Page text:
Conservation of Underwater Cultural Heritage: characteristics and new technologies


  • Jean-Bernard Memet

    1. A professional diver and expert in electrochemistry and metallic materials, Jean-Bernard Memet has spent more than ten years working in the field of saltwater corrosion and the conservation of underwater objects at the Institut Français de Recherche pour l’Exploitation de la Mer (IFREMER), La Rochelle University and Arc’Antique, for which he has participated in underwater archaeology assignments ( La Natière, the Lapérouse expeditions and the Hermione). In 2007, he set up A-CORROS, and in 2008, with Philippe de Viviès, he established a Mediterranean centre for the conservation-restoration of maritime heritage.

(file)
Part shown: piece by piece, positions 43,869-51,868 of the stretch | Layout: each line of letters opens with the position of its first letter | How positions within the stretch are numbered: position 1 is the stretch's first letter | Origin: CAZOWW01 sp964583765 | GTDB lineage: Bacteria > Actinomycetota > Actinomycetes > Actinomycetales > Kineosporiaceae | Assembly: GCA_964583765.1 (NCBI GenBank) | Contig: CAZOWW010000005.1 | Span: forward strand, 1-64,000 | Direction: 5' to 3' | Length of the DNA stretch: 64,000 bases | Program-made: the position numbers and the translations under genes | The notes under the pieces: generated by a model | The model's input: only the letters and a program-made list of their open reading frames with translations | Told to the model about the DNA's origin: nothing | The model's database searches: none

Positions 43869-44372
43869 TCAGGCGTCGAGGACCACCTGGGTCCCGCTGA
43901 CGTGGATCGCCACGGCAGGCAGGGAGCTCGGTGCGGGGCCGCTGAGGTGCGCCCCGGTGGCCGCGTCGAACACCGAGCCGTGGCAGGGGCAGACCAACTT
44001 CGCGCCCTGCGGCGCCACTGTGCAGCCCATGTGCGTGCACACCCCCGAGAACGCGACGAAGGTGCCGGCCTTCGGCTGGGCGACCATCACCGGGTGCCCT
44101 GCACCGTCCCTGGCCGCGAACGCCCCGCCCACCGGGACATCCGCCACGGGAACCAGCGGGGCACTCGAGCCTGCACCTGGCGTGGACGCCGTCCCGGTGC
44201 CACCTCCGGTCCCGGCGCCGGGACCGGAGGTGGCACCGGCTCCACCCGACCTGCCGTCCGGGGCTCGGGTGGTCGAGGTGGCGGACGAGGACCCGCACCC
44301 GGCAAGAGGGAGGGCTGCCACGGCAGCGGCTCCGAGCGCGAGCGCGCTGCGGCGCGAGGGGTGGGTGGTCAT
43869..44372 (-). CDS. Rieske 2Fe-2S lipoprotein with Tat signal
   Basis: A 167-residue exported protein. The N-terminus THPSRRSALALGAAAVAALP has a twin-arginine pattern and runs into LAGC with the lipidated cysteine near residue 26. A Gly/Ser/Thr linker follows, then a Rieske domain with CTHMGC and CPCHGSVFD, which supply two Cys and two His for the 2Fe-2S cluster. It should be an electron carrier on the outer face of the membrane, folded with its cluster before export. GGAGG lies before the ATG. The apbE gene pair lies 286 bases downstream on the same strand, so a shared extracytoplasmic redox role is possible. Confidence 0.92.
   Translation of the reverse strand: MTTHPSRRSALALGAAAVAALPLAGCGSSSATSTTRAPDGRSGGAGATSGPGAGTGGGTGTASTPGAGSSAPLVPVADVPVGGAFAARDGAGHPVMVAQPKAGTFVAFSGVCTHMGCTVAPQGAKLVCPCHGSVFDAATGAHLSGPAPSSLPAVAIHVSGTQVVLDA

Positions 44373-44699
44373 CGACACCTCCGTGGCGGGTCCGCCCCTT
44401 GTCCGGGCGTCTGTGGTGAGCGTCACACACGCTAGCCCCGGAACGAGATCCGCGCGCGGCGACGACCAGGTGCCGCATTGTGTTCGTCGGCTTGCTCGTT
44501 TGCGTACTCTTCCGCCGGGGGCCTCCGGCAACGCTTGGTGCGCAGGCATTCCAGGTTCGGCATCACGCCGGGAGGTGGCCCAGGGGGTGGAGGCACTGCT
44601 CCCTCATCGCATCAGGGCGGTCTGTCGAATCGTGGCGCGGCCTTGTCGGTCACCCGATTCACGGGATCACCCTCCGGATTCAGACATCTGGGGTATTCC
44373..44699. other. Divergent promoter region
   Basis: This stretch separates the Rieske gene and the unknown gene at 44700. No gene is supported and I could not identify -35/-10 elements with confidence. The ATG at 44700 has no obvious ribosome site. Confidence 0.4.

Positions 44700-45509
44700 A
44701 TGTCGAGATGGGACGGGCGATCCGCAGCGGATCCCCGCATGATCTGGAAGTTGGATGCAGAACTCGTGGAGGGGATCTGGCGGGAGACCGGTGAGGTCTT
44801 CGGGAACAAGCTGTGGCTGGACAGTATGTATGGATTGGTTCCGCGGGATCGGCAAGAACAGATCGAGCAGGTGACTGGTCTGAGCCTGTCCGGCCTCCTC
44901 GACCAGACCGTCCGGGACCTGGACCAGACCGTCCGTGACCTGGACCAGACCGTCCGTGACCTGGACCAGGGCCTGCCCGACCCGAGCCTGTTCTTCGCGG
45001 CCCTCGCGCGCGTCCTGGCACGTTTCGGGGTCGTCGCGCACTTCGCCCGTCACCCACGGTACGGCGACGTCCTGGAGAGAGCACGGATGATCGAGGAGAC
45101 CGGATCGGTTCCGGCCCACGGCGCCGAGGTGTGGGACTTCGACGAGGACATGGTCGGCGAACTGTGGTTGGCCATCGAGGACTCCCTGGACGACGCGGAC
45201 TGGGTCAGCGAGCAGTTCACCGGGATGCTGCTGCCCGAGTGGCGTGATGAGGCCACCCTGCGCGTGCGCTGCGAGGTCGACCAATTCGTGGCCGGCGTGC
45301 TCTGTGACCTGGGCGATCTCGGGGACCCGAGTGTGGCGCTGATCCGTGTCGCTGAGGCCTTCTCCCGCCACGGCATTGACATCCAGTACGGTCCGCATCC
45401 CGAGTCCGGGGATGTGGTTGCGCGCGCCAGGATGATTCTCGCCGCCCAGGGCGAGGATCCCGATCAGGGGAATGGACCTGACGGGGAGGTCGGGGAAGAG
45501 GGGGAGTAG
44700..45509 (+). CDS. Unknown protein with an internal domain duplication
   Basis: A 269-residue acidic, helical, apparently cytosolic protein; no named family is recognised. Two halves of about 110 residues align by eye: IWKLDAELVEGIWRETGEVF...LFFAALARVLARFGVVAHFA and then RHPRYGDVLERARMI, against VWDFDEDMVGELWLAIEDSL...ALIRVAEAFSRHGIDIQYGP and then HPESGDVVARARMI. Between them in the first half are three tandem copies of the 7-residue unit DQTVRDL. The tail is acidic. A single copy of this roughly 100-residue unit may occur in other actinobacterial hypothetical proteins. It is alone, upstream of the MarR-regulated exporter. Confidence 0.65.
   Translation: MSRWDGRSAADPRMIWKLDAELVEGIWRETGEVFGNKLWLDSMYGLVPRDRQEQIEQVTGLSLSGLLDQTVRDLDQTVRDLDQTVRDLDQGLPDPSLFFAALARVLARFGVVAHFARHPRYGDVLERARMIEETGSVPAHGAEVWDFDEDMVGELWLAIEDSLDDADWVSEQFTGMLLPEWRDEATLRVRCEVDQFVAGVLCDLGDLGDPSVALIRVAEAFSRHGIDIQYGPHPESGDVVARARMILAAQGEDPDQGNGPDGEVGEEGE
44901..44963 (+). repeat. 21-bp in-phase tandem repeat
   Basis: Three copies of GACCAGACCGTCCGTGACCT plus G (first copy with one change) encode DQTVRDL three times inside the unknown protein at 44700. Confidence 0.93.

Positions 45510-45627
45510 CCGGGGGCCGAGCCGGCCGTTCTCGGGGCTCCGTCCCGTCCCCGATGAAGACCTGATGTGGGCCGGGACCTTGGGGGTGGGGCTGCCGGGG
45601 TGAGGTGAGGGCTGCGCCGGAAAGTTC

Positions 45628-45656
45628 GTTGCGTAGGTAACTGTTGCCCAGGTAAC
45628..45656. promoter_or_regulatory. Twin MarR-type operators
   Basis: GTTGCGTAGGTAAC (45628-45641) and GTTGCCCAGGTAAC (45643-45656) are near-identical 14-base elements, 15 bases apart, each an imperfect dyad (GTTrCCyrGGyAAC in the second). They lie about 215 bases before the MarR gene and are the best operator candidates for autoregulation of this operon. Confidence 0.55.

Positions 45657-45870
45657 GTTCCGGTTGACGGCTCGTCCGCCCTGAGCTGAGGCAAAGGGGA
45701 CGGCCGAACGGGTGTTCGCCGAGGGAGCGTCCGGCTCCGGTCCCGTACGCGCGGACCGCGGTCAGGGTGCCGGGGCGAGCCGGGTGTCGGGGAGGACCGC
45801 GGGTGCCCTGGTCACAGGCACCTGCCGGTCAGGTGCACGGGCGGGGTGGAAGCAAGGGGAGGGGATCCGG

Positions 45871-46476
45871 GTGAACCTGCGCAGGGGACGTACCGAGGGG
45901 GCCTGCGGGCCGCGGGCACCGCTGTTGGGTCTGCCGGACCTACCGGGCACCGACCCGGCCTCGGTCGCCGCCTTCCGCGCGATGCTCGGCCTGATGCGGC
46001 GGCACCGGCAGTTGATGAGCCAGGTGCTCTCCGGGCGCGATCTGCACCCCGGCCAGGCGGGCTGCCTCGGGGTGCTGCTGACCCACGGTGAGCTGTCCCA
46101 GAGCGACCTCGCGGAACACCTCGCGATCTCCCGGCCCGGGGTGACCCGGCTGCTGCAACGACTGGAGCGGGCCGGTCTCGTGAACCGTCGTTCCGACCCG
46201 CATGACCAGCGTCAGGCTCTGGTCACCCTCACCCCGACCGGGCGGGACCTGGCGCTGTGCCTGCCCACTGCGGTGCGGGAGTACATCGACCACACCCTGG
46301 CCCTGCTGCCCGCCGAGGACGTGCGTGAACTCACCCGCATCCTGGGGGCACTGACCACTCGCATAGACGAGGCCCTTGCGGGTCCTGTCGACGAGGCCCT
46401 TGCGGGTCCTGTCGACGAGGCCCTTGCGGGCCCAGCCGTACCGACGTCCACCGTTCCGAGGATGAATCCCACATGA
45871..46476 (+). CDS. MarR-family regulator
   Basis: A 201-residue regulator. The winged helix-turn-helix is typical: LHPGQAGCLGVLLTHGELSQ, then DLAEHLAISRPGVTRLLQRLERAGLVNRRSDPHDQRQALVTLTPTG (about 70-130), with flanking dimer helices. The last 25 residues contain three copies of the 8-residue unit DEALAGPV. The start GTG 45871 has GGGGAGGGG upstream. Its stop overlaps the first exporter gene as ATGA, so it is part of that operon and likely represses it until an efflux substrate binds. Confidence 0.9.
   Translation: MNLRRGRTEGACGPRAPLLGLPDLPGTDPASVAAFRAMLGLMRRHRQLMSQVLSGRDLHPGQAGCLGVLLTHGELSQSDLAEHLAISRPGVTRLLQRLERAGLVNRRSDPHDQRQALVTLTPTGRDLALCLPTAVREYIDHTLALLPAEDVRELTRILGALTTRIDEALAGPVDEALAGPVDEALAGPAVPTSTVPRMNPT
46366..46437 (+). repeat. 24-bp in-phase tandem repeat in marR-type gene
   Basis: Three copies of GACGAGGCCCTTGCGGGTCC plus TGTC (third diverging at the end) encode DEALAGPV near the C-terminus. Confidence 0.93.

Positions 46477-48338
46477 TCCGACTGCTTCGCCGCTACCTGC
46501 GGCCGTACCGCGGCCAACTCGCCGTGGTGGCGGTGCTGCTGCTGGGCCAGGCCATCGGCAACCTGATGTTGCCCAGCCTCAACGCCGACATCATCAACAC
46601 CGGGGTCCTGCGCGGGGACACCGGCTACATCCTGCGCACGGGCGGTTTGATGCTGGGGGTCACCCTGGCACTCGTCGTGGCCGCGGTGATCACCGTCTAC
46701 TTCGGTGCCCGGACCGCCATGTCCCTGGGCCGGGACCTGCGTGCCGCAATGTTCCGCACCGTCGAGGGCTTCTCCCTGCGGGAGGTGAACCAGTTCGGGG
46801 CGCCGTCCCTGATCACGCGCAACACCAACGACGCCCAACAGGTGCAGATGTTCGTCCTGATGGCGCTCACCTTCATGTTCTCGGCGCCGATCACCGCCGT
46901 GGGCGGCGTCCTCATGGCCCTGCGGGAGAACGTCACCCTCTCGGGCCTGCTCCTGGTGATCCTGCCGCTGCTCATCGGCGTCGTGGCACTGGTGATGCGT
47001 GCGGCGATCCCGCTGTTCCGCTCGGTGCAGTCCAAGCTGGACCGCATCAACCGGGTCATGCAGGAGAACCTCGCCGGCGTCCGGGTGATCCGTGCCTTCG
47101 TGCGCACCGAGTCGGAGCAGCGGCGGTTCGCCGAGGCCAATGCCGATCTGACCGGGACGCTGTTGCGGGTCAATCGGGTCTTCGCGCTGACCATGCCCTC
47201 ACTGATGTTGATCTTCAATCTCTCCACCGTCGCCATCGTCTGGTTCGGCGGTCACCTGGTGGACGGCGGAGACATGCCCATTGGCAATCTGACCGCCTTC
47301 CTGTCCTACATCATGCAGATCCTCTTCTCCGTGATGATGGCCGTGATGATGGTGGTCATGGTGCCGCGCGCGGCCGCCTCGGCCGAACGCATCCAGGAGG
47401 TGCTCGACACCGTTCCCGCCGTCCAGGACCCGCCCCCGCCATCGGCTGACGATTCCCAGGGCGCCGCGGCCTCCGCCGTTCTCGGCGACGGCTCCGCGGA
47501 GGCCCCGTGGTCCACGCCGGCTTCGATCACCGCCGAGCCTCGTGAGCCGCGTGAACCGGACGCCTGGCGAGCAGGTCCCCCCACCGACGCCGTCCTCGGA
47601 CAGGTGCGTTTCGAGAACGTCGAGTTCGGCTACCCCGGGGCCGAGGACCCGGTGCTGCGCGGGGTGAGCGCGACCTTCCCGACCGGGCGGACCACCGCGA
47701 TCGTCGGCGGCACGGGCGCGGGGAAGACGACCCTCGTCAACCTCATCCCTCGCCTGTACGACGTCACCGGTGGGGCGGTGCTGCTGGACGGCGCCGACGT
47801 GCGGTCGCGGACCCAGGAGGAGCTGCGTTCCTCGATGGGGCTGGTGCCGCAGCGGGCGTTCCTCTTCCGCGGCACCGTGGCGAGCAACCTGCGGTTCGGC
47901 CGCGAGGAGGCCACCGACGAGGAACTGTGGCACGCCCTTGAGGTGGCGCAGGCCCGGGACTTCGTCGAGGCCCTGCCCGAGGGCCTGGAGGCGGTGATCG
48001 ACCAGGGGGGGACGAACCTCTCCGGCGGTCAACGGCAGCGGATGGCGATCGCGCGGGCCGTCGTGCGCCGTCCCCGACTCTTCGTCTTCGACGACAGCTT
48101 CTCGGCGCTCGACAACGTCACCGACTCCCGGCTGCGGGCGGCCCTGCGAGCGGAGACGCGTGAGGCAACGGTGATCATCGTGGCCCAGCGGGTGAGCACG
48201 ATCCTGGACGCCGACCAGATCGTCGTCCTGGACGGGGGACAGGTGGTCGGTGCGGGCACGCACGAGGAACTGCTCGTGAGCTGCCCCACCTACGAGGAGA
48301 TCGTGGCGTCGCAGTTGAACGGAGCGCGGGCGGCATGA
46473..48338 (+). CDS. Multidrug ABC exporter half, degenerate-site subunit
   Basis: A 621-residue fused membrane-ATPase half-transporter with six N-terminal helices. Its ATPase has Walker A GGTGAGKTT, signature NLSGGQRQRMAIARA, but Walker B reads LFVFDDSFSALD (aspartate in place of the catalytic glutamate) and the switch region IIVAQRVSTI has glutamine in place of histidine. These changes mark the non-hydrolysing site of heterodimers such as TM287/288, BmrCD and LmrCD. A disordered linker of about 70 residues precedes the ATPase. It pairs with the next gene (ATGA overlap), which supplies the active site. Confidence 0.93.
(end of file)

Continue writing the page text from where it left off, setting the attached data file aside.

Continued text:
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The development of underwater archaeology and the increasing discovery of sites mean that conservation and restoration of this cultural heritage is essential to achieving full protection and long-term preservation of this legacy to humanity. Archaeologists and conservators must work together to study and preserve these discoveries, the fragility of which increases once removed from the water or their original context. Each profession must know the trade of the other. Archaeologists must understand the interactions between the environment and the materials in humid or submerged sites and must be ready to apply first aid techniques. The expertise of restorers must extend not only to rates of degradation and restoration and conservation techniques for different materials, but also to a first-hand knowledge of the underwater world through diving.